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MINITER: Hacked! When will we start to defend America’s computers?

By: Richard Miniter
June 23, 2011

When the Stuxnet computer worm severely damaged Iran’s nuclear program, many Americans cheered. We should also fear cyberattacks coming at us.

The International Monetary Fund in Washington, D.C., was hacked this past week. The top suspect? China.

The week before, the White House. More than 100 senior Obama administration officials found that their private gmail accounts were targeted by China-based hackers, an administration spokesman told The Wall Street Journal.

The FBI and the Department of Homeland Security are investigating. The attacks have been traced to Jinan, home to China’s army cyberunit.

The various recent hacking attacks are not isolated events. Foreign hackers continue to hunt for government secrets and hope to crash financial computer networks.

Our enemies have wanted to wage cyberwar against our markets and our government for a long time.

Osama bin Laden bragged in 2001 that al-Qaida is “aware of the cracks in the Western financial system as they are aware of the lines in their own hands.” In February 2011, al-Qaida’s magazine Inspire repeated the threat to attack U.S. financial markets via computerized trades — leading the FBI to brief Wall Street firms about potential risks.

China has been linked to bevy of cyberattacks. The Pentagon defends against thousands of attacks per month against its servers. In March, European Union headquarters were hit on the eve of a major summit. The French finance ministry was penetrated that same month. Earlier this month, South Korea’s government servers — which provide Internet access for top officials — was hacked. Human-rights activists interested in China report similar attacks.

Each of these attacks left an electronic trail back to China.

Certainly cyberattacks against federal officials and financial markets are increasing and increasingly sophisticated.

Gone are the days when Chinese hackers would send strange emails in poor English. Now the attackers pose as people known to their targets and refer to topics or people of mutual interest.

In one 2008 attack, hackers sent emails to participants of a Defense Department conference under the name of a bona fide presenter. The email attachment promised a copy of his PowerPoint slides. When clicked on, a hidden program scanned the contents of the victim’s hard drive.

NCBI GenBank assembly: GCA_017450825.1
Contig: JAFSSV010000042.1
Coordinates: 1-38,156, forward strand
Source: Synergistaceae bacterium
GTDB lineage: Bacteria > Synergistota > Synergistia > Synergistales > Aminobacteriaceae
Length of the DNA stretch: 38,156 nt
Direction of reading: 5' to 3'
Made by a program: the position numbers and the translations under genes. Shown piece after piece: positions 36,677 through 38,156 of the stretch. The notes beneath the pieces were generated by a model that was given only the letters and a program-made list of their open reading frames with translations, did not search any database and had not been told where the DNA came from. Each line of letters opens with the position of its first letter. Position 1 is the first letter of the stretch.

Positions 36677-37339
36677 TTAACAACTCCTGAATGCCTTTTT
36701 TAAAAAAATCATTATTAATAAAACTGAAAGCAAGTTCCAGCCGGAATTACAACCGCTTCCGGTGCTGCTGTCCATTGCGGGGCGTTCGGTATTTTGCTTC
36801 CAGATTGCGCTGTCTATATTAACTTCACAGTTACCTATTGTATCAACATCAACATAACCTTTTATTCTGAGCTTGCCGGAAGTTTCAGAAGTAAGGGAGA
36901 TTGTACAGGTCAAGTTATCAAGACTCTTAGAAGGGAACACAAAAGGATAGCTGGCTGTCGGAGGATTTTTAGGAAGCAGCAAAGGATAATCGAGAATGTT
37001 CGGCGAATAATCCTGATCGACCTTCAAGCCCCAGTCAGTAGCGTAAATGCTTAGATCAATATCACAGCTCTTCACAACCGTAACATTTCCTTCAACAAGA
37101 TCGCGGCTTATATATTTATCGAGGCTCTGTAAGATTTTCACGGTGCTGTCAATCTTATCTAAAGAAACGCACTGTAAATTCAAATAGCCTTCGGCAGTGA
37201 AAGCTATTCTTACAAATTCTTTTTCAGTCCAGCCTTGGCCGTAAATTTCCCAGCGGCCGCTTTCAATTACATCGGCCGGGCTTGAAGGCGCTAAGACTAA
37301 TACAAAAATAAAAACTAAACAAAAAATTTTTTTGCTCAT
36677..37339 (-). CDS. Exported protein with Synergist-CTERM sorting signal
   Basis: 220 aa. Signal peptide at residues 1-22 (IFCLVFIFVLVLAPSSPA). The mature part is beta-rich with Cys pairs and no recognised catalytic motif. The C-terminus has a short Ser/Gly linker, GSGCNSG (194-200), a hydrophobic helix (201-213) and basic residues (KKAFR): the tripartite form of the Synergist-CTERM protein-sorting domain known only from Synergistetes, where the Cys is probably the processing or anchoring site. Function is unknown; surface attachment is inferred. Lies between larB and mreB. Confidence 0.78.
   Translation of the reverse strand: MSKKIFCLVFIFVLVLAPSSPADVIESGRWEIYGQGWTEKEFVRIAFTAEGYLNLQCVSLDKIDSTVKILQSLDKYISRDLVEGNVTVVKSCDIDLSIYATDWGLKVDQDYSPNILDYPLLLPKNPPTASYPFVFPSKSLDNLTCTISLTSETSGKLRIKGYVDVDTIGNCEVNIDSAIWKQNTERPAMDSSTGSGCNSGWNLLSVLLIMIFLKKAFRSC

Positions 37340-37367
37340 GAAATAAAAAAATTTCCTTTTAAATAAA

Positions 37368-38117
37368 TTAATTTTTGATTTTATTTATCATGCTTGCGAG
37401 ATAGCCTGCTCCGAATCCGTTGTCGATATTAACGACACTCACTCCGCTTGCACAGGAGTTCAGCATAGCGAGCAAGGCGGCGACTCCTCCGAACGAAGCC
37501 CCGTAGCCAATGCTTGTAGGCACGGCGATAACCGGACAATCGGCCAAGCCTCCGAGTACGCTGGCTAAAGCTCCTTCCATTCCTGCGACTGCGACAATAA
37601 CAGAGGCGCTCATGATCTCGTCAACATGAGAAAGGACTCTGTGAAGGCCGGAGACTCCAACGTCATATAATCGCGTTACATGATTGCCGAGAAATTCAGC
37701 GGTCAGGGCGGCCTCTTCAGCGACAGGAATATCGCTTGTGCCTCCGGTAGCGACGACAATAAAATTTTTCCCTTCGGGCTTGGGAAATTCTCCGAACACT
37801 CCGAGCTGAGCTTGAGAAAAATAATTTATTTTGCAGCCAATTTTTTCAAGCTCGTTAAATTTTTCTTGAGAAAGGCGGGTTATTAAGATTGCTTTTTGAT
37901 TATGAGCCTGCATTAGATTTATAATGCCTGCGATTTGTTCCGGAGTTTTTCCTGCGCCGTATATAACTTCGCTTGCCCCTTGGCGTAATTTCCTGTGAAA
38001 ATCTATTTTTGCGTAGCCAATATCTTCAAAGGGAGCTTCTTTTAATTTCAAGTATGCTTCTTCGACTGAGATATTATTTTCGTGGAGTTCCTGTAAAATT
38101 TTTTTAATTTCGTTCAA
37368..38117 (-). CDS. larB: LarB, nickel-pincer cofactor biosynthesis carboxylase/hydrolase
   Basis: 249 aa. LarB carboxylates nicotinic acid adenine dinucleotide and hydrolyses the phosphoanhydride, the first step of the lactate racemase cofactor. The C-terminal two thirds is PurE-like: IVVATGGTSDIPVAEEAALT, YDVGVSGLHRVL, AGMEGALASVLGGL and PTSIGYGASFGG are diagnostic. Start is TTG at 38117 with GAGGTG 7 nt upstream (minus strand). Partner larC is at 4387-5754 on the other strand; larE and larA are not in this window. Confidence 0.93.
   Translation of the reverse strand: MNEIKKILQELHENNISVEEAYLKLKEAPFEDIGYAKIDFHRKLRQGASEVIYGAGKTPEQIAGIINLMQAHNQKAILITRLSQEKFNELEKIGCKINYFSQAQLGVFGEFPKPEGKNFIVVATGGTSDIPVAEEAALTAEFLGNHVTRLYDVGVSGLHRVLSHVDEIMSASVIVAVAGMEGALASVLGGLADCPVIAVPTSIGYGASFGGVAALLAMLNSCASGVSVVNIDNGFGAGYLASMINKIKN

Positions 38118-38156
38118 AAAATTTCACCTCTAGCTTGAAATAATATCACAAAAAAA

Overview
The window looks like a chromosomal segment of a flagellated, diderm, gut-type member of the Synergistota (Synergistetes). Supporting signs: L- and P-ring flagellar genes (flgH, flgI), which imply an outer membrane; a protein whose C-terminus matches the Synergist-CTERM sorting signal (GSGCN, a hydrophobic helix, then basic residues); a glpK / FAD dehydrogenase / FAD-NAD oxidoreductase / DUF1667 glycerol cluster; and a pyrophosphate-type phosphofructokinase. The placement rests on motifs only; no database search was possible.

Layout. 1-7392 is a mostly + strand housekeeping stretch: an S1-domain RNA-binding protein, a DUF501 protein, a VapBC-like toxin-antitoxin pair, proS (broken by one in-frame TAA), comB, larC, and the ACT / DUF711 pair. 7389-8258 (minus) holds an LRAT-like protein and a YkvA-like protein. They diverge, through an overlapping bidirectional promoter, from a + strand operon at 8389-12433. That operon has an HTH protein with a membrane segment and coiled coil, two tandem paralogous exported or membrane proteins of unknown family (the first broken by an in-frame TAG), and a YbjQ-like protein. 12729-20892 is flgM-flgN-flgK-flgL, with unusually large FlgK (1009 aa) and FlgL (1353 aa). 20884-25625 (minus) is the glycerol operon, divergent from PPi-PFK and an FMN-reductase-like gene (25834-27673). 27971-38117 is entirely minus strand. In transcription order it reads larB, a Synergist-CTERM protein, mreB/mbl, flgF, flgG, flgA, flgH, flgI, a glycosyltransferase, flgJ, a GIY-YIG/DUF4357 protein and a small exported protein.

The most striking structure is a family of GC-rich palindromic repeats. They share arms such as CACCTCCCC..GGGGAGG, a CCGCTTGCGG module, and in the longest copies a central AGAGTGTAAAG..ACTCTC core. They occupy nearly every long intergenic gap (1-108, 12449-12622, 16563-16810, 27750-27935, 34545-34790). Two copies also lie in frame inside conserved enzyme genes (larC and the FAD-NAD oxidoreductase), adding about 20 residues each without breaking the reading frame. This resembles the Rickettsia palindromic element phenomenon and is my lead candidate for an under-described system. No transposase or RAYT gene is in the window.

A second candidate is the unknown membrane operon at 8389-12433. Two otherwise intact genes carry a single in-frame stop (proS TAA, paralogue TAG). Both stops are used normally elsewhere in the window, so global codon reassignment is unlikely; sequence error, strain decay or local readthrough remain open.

The White House cyberattack reached hundreds of people, mostly current and former government officials.

While no government emails were compromised, private email accounts (hosted by Google) were.

Sometimes officials break the rules and discuss sensitive subjects in personal emails, which are exempt from congressional subpoenas and the Freedom of Information Act. The officials hope to keep their emails from Republicans and reporters. Those conversations are believed to be the attack’s aim.

And the targets are not limited to governments. Nasdaq has been compromised last fall. Last week’s cyberattack on the IMF was so vast that it took officials days just to map the invasion and take countermeasures.

Beyond spying, China or terrorist groups may also be waging what a recent Pentagon report calls “financial terrorism and economic warfare.”

This comes on the heels of an earlier Pentagon study (“Economic Warfare: Risks and Responses”) that speculates that the 2008 market meltdown — which cost American investors some $13 trillion in wealth — was worsened by offshore naked short-selling raids on Wall Street firms, particularly Bear Stearns and Lehman Brothers. While the sources of those raids cannot be traced, a Pentagon study suspects “economic warfare” by nations like China or groups like al-Qaida.

In response, the House version of the National Defense Authorization Act directs the military to find and plug the holes in the nation’s financial and security networks.

The vulnerability of Wall Street’s electronic trading and settlement system to foreign manipulation is shocking.

Despite 2008 regulatory reforms, settlement failures are rising again. A settlement failure is what traders call it when buyers or sellers fail to provide the agreed-upon stock or cash to complete a transaction. Persistent settlement failures in exchange-traded funds (ETFs) have been as high as $7 billion per day, according to The Economist. ETFs are entirely computerized, with all of the perils that implies. After the “flash crash” of May 6, 2010, which was largely driven by computerized trading, the U.S. Joint CFTC-SEC Advisory Committee on Emerging Regulatory Issues reached this ominous conclusion: “Even in the absence of extraordinary market events, limit-order books can quickly empty and prices can crash” because of computerized high-frequency and algorithmic trades. 

Imagine a computer virus designed to wipe out your retirement savings and sink our economy.

The flash crash may have been a test run.

It is high time for the federal government to trace these cyberattacks and strengthen our computer networks, both federal and financial, against an electronic 9/11.

Richard Miniter is the author of the New York Times best-seller “Losing bin Laden: How Bill Clinton’s Failures Unleashed Global Terror” and of “Mastermind: The Many Faces of the 9-11 Architect, Khalid Shaikh Mohammed.” Miniter’s website is

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